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Following on from a couple of (no-so) recent reviews many of you will know that I have been trying to kick the evil habit of nicotine. Due to my inability to have any form of willpower at all I have been relying on nicotine products which have been prescribed to me by my nurse. And after my recent completely disastrous experiment with Champix in which the side effects had me as a suicidal manic depressive with urges to do all sorts of silly things including driving my car into a tree at 70mph, I needed something else quite urgently. Aside from nearly getting myself sectioned I learned an important lesson in life; be very careful with any medication that can mess with your brain! As a result of this I am back on nicotine replacement therapy (NRT), but because my smoking habit is at the very least much improved if not completely nullified it was decided that I'd go onto the 2mg lozenges rather than the 4mg lozenges, and the type that the doctors prescribe is a different brand to the NiQuitin's I was using previously. To be fair I am gradually winning this battle against the weed as is shown by the fact that I managed to pull a merit in the Bishop's Award which is a singing exam set by the RCSM; if I go back to January I couldn't manage much more than a croak.
===Nicotine Replacement Therapy===
Nicotine replacement therapy is one of the many possible ways to stop smoking. Basically nicotine addiction is what happens when you're an eejit like me who started smoking, because the nicotine in cigarettes gets into the bloodstream and stimulates the brain. It is also highly addictive and it is very rare that you will meet a regular smoker who is not addicted to nicotine. When the nicotine levels in the blood fall then the smoker will experience withdrawal symptoms which can include but is not restricted to irritability, restlessness, dizziness and feeling like absolute crap. This means that many smokers will try to quit, and often seriously want to quit, but time and time again will fail as either the cravings or the withdrawal symptoms get too much for them for one reason or another.This is where NRT comes in. Nicotine replacement therapy is designed as a way to get nicotine into the bloodstream without smoking. This therefore reduces the cravings for a cigarette as the only cravings will be habitual ones which come from smoking being a long term stress reliever or smoking at particular time, and it also reduces the withdrawal symptoms as these are caused by the lack of nicotine in the bloodstream. This is not a medication that will stop you smoking, will power is still required but it is a way to make the quitting process easier and to enable you to be less likely to fail.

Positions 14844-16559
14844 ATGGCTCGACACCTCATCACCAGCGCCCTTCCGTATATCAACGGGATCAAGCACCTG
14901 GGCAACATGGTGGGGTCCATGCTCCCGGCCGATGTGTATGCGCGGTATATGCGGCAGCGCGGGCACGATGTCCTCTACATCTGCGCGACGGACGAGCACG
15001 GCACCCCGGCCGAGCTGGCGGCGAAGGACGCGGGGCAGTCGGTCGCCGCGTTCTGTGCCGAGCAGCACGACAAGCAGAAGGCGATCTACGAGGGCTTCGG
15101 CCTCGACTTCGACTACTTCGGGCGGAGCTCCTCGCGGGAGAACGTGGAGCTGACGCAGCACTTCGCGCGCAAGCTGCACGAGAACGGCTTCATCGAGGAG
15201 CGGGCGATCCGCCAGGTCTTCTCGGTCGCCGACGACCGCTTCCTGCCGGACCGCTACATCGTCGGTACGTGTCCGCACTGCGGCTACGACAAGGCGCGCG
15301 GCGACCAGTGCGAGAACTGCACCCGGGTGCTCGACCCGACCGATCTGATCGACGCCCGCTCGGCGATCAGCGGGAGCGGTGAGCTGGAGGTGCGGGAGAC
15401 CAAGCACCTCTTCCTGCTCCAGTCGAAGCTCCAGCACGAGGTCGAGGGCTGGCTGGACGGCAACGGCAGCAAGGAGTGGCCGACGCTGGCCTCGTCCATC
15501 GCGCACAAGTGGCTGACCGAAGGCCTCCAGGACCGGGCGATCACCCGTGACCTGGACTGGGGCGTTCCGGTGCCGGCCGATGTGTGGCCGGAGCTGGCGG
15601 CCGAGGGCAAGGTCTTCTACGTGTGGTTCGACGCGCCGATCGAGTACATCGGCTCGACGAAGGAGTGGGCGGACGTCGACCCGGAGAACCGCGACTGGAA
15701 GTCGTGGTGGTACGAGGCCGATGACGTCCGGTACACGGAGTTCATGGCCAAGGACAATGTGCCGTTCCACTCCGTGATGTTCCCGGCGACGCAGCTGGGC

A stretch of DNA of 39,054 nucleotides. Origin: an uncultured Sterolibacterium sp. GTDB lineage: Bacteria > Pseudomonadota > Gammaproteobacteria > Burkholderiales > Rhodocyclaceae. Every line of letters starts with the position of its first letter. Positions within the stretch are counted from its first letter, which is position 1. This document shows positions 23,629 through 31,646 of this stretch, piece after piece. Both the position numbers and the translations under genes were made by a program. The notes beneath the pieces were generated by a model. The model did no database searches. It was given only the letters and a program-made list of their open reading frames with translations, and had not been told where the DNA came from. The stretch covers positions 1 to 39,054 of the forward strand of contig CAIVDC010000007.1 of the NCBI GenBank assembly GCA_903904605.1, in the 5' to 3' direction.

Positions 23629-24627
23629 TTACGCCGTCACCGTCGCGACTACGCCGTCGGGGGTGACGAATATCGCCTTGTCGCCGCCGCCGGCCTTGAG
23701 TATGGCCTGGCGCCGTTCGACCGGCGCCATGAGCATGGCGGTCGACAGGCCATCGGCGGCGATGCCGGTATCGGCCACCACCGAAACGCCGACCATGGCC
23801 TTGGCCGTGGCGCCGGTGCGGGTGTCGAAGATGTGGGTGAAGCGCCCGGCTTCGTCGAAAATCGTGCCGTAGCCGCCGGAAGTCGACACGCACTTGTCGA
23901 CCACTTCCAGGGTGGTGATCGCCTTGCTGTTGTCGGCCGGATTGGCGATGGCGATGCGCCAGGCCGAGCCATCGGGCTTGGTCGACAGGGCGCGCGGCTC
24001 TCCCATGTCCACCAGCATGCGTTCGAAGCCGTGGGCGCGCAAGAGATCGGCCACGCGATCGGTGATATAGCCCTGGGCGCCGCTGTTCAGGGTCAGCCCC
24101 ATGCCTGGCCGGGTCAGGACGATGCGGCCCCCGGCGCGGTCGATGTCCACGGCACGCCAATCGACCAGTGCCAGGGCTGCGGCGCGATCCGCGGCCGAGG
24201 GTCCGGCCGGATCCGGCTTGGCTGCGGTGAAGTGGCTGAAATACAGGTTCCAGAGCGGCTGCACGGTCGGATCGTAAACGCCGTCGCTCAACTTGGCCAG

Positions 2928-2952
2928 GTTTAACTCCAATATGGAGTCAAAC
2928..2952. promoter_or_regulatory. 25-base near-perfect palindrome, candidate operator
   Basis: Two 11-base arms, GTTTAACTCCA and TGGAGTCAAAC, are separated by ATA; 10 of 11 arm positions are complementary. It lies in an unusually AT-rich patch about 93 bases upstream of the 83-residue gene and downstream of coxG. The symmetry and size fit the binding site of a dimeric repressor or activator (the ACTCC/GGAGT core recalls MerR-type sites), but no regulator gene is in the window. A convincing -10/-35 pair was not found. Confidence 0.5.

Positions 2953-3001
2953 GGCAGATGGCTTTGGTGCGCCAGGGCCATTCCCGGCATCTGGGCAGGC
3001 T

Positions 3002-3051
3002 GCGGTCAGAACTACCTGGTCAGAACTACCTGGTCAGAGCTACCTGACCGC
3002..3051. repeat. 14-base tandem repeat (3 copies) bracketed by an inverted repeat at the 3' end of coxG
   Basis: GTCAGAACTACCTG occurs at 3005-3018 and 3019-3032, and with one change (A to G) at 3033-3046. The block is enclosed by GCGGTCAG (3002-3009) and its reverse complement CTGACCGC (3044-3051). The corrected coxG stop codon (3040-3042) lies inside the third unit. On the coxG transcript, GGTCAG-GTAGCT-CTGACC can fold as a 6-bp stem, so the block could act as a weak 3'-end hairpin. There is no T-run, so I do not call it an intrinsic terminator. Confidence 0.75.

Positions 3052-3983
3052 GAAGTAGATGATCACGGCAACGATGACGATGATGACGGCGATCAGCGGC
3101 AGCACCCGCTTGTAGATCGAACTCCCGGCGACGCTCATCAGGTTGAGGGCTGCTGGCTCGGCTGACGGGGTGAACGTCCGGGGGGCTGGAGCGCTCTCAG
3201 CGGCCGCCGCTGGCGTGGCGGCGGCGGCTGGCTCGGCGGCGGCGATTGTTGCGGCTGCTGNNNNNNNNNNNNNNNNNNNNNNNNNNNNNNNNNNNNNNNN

===How to take===
As with the NiQuitin lozenges the idea is to take a lozenge whenever you need a cigarette instead of smoking, ideally this will be every one or two hours and you can't take more than 15 of them in one day. Most people will use between 8 and 12. You do not however suck this like you would a normal lozenge; that is a fantastic way to give yourself a mild nicotine overdose and make yourself rather dizzy and sick. Not a mistake I made with these, but I did manage it on the NiQuitin lozenges previously. Instead you suck it until the taste becomes strong and then tuck it between your teeth and your cheek; this way the nicotine can get into your system through the lining of your mouth without you making yourself ill. I would also point out here that no matter how many cigarettes you were smoking a day these are a medication and a nicotine overdose can have life threatening consequences, so although they may seem like minty lozenges you need to keep track of how many you are taking.
It is to be fair about as simple as it's going to get with any form of medication. The only things are that you are not to take them if you are allergic to any of the ingredients or if you are a non smoker (well duh!). In addition you need to consult your doctor if you are pregnant, under 18, have heart problems or are taking any other medication. Personally I would suggest seeing your doctor anyway as you can get them far cheaper through a prescription.
These lozenges are available in 1mg or 2mg strength and which one you have depends on how many a day you are or were smoking. Officially you are meant to be taking these 2mg lozenges if you were smoking more than 20-30 cigarettes a day, but considering that was more or less the reason I was on the 4mg lozenge it seemed useless to try to bring it down to 1mg and skip a step as it was obvious it would only make me grumpy and unhappy. And currently the last thing my nurse wants to do is make me grumpy and unhappy considering how she epically failed to notice that I was having a very negative reaction to the Champix medication. Honestly, if you are smoking that amount a day I would recommend starting on the 4mg, as I don't think these would have held me had I been started on them. I'd have been smoking at the same time. The packaging is the same whether you buy them yourself or whether you have them prescribed to you by a nurse and is fairly plain - blue and green with a picture of the tablets, how many are in the box and the flavour. Inside the box are several plastic and foil strips which again has the product name, dosage and flavour on it and a little piece of paper telling you how to take them and what to watch out for in terms of side effects. It's basically a very stereotypical medication.
The first impression when taking these is a fairly sweet and minty taste. I actually found them sickly when I first started taking them previously as I was moved down from the 4mg. The NiQuitin has as a very strong mint flavour that's akin to a strong adult mint and has somewhat of a kick to it, whereas these are more like the mint flavour that you'd find in a child's sweet. By no means is it unpleasant, but definitely originally I found them distasteful because I was used to the much bolder taste of the NiQuitin. These don't have the kick to them that the NiQuitin did, and they don't give you a burning sensation in the back of your throat although that may be because they are using a much lower dose of nicotine. When I was originally taking them as a downgrade from the 4mg I was also put off by the slightly more slimy texture they seemed to have, but again I think that is only in contrast to the NiQuitin which are a much rougher texture as taking them since being on Champix and not having the NiQuitin to compare to in such an immediate fashion this isn't an issue I have noticed. In actual fact I've found that I now actually prefer these ones to the NiQuitin, and when I tried one of the NiQuitin tablets recently I found them too overbearing. It seems to depend on which one you are used to at the time.